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5 5 Accounting for a lease termination lessee

11 Dec

5 5 Accounting for a lease termination lessee

accounting for lease termination costs

Accordingly, X and Y account for the transaction as a sale and leaseback. From both a lessor and lessee perspective, the operating lease income or expense is generally recognised on a straight- line basis over the lease term in accordance with FRS 102 paragraphs 20.25 and 20.15 respectively. Under IFRS, the exercise of an unplanned purchase option requires a reassessment of our lease liability and corresponding lease asset. Any variances to the asset and liability balances will be recorded as gain or loss. To terminate a lease is to cancel the agreement before the end of the specified lease term.

  • It’s also crucial to properly disclose the details of the partial lease termination in the financial statements, including the impact on net income, any gains or losses recognized, and other relevant qualitative information.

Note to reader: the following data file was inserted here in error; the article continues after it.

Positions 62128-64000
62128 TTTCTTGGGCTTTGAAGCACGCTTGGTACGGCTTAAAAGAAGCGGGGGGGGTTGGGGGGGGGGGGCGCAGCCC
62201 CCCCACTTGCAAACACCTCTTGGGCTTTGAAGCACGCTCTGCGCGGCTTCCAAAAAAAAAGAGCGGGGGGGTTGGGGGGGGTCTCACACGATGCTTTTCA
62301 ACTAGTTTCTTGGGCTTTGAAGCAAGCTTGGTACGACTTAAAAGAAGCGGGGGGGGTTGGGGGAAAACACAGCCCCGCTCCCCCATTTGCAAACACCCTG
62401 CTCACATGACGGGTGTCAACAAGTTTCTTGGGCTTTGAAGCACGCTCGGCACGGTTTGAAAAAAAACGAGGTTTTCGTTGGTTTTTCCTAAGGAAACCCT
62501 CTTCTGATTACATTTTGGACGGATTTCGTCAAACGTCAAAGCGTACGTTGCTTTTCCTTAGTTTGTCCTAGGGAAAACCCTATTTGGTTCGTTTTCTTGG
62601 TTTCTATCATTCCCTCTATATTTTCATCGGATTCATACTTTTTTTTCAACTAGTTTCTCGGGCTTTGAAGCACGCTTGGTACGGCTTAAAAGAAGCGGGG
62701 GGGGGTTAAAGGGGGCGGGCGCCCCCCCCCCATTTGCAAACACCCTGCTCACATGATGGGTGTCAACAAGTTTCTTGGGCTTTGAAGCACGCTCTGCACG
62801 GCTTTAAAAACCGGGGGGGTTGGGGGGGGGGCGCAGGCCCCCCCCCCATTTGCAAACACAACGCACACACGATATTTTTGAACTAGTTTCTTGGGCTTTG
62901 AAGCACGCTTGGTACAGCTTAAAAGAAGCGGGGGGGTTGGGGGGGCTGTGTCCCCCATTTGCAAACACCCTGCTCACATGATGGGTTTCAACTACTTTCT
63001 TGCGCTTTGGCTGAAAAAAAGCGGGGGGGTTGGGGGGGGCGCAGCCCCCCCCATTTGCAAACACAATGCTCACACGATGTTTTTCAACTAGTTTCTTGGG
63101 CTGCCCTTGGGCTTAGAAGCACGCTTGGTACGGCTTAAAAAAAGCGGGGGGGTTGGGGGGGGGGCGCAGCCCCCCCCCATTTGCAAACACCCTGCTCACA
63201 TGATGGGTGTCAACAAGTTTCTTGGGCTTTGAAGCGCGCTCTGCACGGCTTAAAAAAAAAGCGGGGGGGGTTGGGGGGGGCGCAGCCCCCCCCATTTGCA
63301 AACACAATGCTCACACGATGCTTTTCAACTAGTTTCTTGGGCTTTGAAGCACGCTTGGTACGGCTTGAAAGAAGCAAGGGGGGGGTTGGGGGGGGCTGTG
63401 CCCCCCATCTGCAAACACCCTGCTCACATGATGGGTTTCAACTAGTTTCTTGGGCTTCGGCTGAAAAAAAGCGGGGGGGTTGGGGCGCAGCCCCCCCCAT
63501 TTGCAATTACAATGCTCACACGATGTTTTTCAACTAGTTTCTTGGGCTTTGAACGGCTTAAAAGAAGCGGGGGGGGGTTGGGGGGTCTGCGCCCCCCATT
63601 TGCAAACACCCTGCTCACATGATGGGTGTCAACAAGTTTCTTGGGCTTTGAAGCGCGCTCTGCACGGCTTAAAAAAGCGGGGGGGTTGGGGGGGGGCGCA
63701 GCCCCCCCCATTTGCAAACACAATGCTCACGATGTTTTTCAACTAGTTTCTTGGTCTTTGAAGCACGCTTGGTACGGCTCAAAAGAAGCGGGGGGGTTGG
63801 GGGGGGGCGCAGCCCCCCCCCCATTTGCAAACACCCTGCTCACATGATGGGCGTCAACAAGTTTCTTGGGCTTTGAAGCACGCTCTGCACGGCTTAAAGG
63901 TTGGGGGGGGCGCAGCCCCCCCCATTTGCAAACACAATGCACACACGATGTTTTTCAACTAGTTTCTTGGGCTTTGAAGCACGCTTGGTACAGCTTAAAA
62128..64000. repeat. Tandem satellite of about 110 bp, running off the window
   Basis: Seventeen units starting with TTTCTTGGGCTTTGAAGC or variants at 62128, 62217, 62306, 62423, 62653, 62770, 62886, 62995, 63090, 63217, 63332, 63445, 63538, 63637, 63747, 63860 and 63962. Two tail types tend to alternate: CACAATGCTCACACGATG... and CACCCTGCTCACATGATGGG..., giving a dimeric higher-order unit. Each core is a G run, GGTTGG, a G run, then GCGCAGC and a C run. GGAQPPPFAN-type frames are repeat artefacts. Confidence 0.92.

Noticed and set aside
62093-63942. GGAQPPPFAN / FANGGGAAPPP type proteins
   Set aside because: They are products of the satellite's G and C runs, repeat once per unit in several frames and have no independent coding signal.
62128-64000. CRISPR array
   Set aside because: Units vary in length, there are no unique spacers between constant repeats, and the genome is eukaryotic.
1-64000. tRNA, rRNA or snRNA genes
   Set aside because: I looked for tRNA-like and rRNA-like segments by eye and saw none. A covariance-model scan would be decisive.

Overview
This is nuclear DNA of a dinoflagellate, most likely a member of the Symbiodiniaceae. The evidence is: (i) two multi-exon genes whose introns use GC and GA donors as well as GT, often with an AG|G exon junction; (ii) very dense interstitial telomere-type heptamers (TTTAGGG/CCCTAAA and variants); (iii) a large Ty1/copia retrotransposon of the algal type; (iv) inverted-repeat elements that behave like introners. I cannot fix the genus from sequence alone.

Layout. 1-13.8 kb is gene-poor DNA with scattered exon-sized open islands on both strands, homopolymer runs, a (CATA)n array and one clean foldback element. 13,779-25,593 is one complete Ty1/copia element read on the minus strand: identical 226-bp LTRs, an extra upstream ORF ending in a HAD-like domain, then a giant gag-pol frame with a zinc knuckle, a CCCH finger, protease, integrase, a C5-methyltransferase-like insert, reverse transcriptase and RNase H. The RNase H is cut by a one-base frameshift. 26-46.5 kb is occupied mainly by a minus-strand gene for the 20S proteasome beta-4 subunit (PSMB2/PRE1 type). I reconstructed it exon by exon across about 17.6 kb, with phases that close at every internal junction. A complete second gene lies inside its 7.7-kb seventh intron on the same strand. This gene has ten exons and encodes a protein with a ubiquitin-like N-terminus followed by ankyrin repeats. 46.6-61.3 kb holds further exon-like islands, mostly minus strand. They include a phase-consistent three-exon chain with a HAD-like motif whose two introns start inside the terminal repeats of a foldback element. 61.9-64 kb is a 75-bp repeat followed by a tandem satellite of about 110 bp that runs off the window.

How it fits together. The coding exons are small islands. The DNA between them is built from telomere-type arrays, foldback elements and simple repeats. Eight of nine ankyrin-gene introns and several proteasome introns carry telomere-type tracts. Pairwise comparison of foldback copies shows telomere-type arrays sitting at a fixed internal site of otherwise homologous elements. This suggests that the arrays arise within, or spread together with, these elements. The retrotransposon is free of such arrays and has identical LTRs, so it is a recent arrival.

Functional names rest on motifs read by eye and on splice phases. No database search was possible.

• The entity will need to assess whether, at the inception of the lease, it is reasonably certain that it will continue to lease the asset for the further 3 year period.
  • As of May 31, 2025 the remaining lease liability and right-of-use asset were $6,201,663.09 and $6,043,626.29 respectively.
  • Simply add a modification and these calculations will be automatically taken care of.
  • However, for the purposes of this article the termination and the accounting recognition of the termination occur at the same time.
  • Simply derecognize the lease liability and ROU asset and recognize any differences in gain or loss.